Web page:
Hermann Goering on trial for war crimes and crimes against humanity at Nuremberg.
Tuesday, November 26, 2013


The Nazi and the Shrink
I think that in the past I've tended to think of Hermann Goering as a fat, ineffective, sinisterly funny cross between Sgt. Schultz in Hogan's Heroes and the Mussolini figure (called Napaloni) in Chaplin's Great Dictator. Guys like Himmler, Heydrich, Hess, and Hitler himself, all seemed more evil than Goering. Well, I was wrong. Jack El-Hai's The Nazi and the Psychiatrist makes it pretty clear that Goering was not only evil, but also terribly effective, and sinister without being funny. So much for the Schultz-Napaloni idea.

The Allied powers had the bright idea to send a psychiatrist to Nuremberg to evaluate the prisoners. The first one was Douglas E. Kelley, and the book centers on his relationship with Goering, a relationship that may have led to Kelley's own suicide by cyanide a little more than a decade later.

You can find the facts of Goering's life in any standard reference work, so we won't deal too much with that here. Kelley is less well known, and the author devotes a fair amount of space to his biography. One point, which El-Hai gives a more positive spin to than I would, is that Kelley was a follower of General Semantics, which he incorporated into his therapeutic work.*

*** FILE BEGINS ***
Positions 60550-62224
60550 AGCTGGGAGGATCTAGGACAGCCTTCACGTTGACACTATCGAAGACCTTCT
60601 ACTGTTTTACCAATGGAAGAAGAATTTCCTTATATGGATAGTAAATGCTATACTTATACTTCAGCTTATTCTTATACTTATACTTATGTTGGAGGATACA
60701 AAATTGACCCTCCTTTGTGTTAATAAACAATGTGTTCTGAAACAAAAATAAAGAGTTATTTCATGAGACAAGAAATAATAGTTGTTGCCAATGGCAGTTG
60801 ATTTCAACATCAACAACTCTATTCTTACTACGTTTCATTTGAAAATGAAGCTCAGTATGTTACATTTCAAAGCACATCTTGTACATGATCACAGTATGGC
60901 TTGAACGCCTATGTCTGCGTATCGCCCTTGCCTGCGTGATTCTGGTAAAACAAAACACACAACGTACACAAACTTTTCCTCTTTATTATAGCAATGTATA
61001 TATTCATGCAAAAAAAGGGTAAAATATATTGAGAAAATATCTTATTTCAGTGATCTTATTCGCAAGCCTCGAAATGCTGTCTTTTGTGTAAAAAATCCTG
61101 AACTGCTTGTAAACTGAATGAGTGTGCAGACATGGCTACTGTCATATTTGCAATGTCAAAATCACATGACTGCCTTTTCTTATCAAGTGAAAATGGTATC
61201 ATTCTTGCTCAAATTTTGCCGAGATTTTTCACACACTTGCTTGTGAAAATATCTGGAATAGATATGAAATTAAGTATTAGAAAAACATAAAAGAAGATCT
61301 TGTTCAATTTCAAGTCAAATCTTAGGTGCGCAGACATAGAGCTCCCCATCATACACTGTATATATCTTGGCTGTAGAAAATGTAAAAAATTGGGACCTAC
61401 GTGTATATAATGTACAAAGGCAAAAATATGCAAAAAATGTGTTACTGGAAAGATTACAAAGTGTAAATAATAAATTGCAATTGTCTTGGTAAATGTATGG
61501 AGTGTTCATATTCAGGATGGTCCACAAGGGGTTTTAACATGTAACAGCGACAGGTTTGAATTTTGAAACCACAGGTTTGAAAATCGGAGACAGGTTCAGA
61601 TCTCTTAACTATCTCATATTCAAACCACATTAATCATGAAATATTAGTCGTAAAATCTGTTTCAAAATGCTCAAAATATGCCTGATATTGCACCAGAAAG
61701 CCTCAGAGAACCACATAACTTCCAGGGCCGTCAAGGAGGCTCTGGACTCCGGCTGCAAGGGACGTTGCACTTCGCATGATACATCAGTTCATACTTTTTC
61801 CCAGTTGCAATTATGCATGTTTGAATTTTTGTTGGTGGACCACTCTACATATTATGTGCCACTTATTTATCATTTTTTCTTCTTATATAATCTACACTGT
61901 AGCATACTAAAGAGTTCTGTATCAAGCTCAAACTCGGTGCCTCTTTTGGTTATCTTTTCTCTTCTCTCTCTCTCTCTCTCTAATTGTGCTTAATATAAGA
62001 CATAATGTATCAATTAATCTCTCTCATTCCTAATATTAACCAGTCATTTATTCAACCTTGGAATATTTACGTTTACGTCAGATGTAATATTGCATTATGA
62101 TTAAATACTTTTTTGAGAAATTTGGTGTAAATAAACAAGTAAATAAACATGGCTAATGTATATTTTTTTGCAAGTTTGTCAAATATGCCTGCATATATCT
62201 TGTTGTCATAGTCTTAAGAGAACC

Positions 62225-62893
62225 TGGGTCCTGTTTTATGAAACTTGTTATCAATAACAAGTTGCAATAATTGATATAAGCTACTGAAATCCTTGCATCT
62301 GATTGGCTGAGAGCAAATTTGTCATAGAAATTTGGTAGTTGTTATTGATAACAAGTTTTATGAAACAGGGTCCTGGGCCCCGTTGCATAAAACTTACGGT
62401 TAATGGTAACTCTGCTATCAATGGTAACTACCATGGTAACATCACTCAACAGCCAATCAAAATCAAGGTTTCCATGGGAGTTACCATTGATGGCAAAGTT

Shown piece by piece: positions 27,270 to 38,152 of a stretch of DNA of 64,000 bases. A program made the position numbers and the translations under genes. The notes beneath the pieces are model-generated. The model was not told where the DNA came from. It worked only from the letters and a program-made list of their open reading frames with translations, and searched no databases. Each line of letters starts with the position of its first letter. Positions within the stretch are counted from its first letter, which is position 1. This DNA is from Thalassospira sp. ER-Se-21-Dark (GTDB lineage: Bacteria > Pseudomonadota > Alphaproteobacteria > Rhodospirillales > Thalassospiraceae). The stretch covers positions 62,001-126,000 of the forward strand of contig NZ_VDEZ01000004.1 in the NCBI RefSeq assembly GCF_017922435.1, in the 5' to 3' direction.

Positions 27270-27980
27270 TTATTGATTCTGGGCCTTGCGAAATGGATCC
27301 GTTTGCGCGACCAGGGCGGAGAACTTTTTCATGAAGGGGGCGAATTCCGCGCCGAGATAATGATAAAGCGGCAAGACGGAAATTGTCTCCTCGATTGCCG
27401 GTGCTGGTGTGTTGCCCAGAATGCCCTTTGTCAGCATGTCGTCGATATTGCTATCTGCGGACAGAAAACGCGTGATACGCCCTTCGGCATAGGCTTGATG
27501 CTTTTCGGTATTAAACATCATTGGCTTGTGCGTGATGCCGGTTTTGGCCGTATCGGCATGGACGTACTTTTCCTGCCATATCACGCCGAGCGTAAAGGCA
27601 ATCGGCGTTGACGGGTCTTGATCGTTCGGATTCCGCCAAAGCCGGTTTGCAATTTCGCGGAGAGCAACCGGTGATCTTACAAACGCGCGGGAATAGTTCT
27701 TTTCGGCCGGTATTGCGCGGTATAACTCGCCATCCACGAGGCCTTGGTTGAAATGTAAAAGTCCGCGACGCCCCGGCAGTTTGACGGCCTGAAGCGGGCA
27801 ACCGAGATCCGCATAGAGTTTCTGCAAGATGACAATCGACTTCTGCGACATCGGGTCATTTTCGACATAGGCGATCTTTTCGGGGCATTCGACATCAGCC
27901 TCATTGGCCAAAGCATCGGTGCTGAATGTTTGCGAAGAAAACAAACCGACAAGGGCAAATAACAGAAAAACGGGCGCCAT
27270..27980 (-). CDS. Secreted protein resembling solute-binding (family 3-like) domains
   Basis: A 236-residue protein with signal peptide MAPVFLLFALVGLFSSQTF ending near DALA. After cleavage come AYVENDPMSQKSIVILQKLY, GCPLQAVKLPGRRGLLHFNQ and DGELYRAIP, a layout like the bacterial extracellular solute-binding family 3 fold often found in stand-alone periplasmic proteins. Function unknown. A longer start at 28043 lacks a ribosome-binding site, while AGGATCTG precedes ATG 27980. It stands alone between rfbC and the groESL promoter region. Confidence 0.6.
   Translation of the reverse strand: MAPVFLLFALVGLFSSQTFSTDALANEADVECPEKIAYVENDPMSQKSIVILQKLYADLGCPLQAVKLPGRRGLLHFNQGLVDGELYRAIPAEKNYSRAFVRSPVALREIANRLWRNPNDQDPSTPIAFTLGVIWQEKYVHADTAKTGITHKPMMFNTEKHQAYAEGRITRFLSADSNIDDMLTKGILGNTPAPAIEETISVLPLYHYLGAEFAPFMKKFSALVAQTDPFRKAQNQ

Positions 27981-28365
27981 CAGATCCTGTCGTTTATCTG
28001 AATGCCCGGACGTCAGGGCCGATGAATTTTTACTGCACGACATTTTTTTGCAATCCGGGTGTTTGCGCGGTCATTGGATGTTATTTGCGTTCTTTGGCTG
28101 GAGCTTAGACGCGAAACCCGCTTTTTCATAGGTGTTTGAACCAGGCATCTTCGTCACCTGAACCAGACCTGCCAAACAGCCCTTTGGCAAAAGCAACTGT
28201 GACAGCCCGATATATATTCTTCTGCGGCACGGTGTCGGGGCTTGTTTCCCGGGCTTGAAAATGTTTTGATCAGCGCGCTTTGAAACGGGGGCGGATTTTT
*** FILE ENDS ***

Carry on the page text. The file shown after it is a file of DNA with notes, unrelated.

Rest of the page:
*The Wikipedia article referred to above says that Martin Gardner regarded General Semantics as a pseudo-science. Based on the very little that I know about it, I tend to agree with Gardner.

What came out of Kelley's work with Goering and the other Nazis was a recognition that the Nazi war criminals in many ways resembled ordinary citizens:
"They reminded him of the directors of a business, all under the leadership of the late CEO, Adolf Hitler. One clique— which included Göring and Rosenberg— he called the ‘brain group,’ the men who had shaped Nazi ideology and policy. There were also salesmen— Baldur von Schirach, Franz von Papen, Konstantin von Neurath, and Ribbentrop— who sold Hitler’s ideas to the world. Military and domestic enforcers, including Kaltenbrunner, Wilhelm Keitel, Alfred Jodl, Erich Raeder, and Karl Dönitz, mobilized armies and weapons to enforce transactions. Finally, Third Reich, Inc., employed lawyers and bureaucrats who ‘tagged along.’ Altogether the captive Nazi leaders constituted a ‘board of directors’ of their defeated regime, a ruling group that had run a nation but frequently had little contact with one another.”*

*El-Hai, Jack (2013-09-10). The Nazi and the Psychiatrist: Hermann Goring, Dr. Douglas M. Kelley, and a Fatal Meeting of Minds at the End of WWII (Kindle Locations 1191-1197). PublicAffairs. Kindle Edition.

" One of Kelley's observations may resonate with people of a conservative/libertarian persuasion:
"They are people who exist in every country of the world. Their personality patterns are not obscure. But they are people who have peculiar drives, people who want to be in power, and you say that they don’t exist here, and I would say that I am quite certain that there are people even in America who would willingly climb over the corpses of half of the American public if they could gain control of the other half, and these are the people who today are just talking— who are utilizing the rights of democracy in anti-democratic fashion.”*